Last week, a group of graduate scholars and fellows from the Society for the Protection of Ancient Buildings (SPAB) held a meeting in Dublin to propose the establishment of an Irish branch of the organisation. SPAB was founded in England in 1877 by two idealists, the designer and writer William Morris and the architect Philip Webb. They, and other members of their circle, were concerned about what they, often correctly, saw as ill-conceived and over-zealous ‘restoration’ of old buildings, the effect of which was to obliterate much evidence of a property’s cumulative history. This is a situation that has pertained here too, and on occasion continues to do so: for example, a particular moment in a house’s evolution can be selected and anything not relevant to that moment is scrupulously removed. Not only does this have the effect of air-brushing the background, but it often leads to speculative adjustment, to a recreation of what those responsible for the restoration believe would be correct. This is what Morris deemed ‘forgery’, and what he and Webb witnessed happening to buildings across England, especially old churches and cathedrals, and the same ill-advised approach was often adopted here (viz. what happened to both Christchurch and St Patrick’s Cathedrals in the 19th century). Repair not Restore is the motto of SPAB.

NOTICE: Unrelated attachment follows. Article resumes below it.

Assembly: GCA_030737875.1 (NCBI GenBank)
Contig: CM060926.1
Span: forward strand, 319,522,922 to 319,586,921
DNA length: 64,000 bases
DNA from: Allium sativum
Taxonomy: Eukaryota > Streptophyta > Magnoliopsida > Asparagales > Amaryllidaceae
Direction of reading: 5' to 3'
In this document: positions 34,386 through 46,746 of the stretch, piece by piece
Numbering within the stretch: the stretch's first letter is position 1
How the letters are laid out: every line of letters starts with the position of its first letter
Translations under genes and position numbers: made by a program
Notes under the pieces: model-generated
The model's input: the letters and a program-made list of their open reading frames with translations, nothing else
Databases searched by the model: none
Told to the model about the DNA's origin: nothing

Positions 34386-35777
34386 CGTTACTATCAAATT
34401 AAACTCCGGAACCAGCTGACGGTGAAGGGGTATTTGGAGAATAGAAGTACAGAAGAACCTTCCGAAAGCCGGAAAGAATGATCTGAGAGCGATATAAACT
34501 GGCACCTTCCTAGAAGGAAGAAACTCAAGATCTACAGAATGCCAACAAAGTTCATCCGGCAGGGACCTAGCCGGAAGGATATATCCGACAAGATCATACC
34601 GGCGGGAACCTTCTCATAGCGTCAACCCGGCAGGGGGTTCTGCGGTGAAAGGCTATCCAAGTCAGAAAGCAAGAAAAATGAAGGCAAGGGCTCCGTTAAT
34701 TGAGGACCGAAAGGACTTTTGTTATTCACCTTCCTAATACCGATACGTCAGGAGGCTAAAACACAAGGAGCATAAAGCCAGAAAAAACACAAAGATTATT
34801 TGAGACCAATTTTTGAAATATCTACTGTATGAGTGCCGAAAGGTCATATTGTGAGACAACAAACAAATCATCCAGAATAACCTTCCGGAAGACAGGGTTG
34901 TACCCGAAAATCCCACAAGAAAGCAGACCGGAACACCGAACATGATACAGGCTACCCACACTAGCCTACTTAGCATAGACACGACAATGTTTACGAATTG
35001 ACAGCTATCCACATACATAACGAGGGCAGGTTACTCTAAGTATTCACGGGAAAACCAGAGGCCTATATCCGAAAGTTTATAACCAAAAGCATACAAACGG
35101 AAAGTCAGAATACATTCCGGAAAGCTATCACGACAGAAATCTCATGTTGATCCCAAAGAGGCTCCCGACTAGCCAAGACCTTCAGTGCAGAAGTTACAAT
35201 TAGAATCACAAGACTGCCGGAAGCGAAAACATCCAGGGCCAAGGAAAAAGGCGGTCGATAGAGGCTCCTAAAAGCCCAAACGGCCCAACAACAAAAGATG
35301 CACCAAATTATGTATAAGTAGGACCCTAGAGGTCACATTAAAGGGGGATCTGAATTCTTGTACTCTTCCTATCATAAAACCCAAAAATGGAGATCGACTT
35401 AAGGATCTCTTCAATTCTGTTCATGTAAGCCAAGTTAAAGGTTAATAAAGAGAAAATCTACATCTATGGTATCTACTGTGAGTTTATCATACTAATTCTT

Here is the most significant, and most often quoted, section of the manifesto written by William Morris in 1877 to define the purpose and ideology of SPAB: ‘It is for all these buildings, therefore, of all times and styles, that we plead, and call upon those who have to deal with them, to put Protection in the place of Restoration, to stave off decay by daily care, to prop a perilous wall or mend a leaky roof by such means as are obviously meant for support or covering, and show no pretence of other art, and otherwise to resist all tampering with either the fabric or ornament of the building as it stands; if it has become inconvenient for its present use, to raise another building rather than alter or enlarge the old one; in fine to treat our ancient buildings as monuments of a bygone art, created by bygone manners, that modern art cannot meddle with without destroying. Thus, and thus only, shall we escape the reproach of our learning being turned into a snare to us; thus, and thus only can we protect our ancient buildings, and hand them down instructive and venerable to those that come after us.’